As I was explaining the logistical challenges associated with shipping a literal ton of pennies, my friend (a FedEx employee) jokingly offered a suggestion.
"You know, as as an employee of FedEx, you're entitled to discounts on shipping...discounts up to 40%. If you came to work for me this would all be easy."
Holy shit! Shipping was my single largest expense item. I'd gladly load trucks for a couple hours a day to cut my costs by 40%! It was a no brainer. So the next day I did what any rational person in the penny business would do--I went and applied for a job at FedEx.
I started working the night shift loading trucks at the FedEx distribution hub in Olathe, Kansas. I worked from 8p - 11p, five days a week. I selected the night shift as it was off hours from the daytime penny business. FedEx was a great place to work. It paid well, the people were nice and the benefits were great. Factoring in the shipping discount, I figured I was the highest paid hourly employee in the company.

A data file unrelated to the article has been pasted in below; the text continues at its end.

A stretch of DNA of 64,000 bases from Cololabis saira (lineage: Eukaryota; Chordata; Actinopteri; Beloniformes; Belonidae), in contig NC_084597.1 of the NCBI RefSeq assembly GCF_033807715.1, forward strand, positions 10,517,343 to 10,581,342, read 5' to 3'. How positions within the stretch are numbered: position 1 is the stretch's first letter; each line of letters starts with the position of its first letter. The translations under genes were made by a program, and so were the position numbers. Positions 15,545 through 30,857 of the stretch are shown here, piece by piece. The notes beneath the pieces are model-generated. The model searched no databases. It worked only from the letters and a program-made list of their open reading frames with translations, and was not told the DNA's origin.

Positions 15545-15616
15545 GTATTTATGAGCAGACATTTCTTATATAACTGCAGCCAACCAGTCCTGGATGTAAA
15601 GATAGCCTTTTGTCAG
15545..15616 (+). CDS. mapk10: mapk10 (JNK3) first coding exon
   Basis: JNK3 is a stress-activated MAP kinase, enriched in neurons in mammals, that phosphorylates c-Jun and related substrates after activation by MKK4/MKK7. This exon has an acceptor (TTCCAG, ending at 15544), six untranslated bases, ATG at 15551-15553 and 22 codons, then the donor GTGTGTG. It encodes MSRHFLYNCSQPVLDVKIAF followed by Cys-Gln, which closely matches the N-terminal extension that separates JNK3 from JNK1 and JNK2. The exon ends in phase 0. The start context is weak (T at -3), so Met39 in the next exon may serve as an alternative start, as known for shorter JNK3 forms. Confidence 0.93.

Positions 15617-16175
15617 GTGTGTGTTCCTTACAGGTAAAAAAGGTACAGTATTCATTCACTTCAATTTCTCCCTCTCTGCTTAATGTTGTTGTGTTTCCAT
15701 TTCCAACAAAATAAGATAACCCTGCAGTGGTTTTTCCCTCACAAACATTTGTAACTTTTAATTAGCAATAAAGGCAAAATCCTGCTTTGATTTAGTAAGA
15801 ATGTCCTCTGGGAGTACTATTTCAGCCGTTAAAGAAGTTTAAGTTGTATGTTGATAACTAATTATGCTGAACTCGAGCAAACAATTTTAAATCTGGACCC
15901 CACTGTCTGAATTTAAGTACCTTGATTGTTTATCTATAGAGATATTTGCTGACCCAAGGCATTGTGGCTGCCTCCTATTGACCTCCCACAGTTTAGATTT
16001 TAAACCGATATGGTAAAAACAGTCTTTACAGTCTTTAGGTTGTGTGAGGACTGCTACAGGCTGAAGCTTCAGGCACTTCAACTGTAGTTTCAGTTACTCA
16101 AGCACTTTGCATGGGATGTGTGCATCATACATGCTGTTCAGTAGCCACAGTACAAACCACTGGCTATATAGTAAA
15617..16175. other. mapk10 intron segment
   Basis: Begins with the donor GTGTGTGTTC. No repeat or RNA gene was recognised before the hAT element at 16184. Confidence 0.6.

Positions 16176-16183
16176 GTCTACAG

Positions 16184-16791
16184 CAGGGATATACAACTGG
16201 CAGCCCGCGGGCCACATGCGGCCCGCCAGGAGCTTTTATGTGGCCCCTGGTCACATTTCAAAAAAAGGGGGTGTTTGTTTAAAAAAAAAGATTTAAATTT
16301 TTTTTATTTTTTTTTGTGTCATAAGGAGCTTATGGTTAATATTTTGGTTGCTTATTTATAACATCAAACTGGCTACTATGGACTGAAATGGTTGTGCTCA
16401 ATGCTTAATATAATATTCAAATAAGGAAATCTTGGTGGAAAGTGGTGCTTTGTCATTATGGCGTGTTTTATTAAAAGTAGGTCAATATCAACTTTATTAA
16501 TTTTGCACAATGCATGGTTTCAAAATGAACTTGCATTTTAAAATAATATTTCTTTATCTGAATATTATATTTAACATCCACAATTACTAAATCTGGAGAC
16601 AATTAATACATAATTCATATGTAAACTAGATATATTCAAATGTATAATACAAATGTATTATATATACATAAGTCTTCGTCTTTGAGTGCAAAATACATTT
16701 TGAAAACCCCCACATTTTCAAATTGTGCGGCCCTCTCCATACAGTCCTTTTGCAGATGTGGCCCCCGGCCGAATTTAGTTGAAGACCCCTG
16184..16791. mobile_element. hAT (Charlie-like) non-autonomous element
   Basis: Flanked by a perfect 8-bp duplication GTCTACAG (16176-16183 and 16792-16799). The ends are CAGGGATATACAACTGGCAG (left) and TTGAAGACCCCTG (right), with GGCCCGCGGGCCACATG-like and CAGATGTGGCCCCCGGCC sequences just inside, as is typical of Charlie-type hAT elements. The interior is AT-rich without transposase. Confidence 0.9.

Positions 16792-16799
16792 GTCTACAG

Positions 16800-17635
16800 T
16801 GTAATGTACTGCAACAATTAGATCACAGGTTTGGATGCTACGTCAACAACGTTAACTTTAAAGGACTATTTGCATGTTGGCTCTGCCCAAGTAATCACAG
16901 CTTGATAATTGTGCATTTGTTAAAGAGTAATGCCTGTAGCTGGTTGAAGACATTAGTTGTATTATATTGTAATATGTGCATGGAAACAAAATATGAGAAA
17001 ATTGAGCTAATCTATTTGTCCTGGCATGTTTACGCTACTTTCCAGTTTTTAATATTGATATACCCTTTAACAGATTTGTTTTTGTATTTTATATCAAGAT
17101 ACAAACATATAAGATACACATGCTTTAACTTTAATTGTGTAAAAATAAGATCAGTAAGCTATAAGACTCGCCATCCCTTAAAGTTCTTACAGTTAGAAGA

Establishing a wholesale supply chain
After the launch of pennybullion.com, I quickly gained a cult following in the penny hoarder community. It became a badge of honor to purchase the "One Ton" for your personal hoard. Soon, I had all kinds of crazy inbound requests. Gold bugs looking to diversify their metal holdings into copper coin were literally shipping me gold bars as payment for several tons of pennies. Gold and silver dealers across the country wanted in on the craze. I negotiated wholesale supply contracts on a forward basis, meaning I had pre-sold every copper penny I could possibly source.
It. Was. Nuts.
Again facing a bottleneck sourcing coin, I engaged the penny hoarder community and started a wholesale buying operation. I purchased any quantity of pre-sorted copper pennies at a 20% discount to spot, no questions asked. The hoarders loved it. They'd simply mine 50% more than they would for personal consumption and sell the excess to Pennybullion to finance their hobby. Another Win-Win.